The intermission was strange and short for an opening night. The entire right side of the spacious lobby was cut in half by a line of patrons waiting to be served drinks and snacks by the most seriously understaffed concession stand I have ever experienced. Smart insiders look for pre-poured glasses of champagne waiting for them with their names attached. Those who like their champagne straight from the bottle had to suffer in silence and hope they had time to be served.

The second half of the program was untouched by the knife. Here Gustavo Dudamel programmed Latin American composers he favors. These are usually populist works of engaging tunefulness but made the second half seem more appropriate for the “pops” weekends at the summer Hollywood Bowl concerts. While the works are easy on the ears, they make their earlier South American colleague, Heitor Villa-Lobos, seem almost Mozartian with his musical gifts. It did allow me to, after all these years, connect a composer’s name with the popular song “Granada” (Agustin Lara, 1897-1970). Florez sang this with a particular relish, as he did a waltz by Peruvian songwriter Chabuca Granda. Mexican composer Maria Grever’s bolero, “Jurame” was also sung by Florez, is perhaps best known for her tune “What a Difference a Day Makes.”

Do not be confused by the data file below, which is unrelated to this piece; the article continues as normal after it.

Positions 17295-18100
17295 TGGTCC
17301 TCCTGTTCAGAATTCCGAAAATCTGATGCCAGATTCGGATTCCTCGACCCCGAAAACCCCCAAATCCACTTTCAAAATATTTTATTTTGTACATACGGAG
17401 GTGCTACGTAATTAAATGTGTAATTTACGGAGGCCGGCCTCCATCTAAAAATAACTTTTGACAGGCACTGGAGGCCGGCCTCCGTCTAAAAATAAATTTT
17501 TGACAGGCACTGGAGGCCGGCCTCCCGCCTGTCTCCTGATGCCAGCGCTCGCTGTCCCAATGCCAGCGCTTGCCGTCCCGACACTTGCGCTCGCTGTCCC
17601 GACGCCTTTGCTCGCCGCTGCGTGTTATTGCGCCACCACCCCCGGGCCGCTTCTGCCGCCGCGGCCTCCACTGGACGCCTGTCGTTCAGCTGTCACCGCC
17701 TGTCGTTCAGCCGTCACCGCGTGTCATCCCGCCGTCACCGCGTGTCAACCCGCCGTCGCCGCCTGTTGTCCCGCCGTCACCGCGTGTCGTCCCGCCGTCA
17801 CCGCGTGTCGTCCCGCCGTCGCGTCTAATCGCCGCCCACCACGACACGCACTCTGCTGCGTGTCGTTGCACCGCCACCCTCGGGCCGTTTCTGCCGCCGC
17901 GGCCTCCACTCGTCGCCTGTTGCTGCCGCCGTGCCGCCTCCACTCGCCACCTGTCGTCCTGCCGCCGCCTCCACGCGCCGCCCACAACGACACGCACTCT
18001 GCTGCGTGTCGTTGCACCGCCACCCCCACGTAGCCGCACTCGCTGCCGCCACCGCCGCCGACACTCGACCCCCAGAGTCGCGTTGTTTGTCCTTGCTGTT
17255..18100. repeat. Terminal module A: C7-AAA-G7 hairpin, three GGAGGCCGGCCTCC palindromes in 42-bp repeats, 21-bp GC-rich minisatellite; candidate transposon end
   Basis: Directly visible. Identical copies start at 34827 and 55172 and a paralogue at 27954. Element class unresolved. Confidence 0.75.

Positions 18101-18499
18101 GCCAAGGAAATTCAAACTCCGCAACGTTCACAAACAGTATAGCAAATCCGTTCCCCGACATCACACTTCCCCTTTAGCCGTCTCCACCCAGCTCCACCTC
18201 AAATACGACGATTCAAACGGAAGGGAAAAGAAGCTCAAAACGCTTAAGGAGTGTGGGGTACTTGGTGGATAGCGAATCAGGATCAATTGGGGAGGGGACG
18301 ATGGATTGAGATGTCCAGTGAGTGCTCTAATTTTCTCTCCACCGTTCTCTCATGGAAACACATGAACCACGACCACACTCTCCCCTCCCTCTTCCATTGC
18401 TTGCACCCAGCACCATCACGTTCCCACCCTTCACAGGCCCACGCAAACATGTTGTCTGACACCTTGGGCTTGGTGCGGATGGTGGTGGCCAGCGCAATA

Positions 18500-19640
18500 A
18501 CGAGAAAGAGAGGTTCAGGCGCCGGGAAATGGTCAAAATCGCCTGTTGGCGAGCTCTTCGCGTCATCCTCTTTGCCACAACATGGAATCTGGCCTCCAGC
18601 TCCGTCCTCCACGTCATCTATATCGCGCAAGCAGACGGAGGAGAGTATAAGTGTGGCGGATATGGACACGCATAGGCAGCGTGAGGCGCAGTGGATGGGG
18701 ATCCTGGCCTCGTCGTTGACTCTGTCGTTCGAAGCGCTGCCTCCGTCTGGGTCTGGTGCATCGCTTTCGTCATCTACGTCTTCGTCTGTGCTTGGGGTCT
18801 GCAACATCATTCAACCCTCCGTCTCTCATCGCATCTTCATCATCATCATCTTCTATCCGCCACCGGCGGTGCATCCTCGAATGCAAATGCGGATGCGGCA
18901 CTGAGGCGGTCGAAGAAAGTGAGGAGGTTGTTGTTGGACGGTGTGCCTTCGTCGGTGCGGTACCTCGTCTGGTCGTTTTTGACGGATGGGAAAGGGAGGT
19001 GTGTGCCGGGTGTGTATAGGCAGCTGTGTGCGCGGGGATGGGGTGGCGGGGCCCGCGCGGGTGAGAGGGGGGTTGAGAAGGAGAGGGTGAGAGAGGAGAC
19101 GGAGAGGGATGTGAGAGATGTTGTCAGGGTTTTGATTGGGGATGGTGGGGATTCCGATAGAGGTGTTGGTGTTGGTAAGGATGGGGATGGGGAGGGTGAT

The cheering, whistling crowd got two predictable encores from Florez and Dudamel. Donizetti’s “Ah, mes amis” from “Daughter of the Regiment” with its nine exposed high Cs flawlessly present and Verdi’s chestnut, “La donna e mobile” from “Rigoletto.” Those who expect “high art” for the opening concert might have been disappointed. I know I was.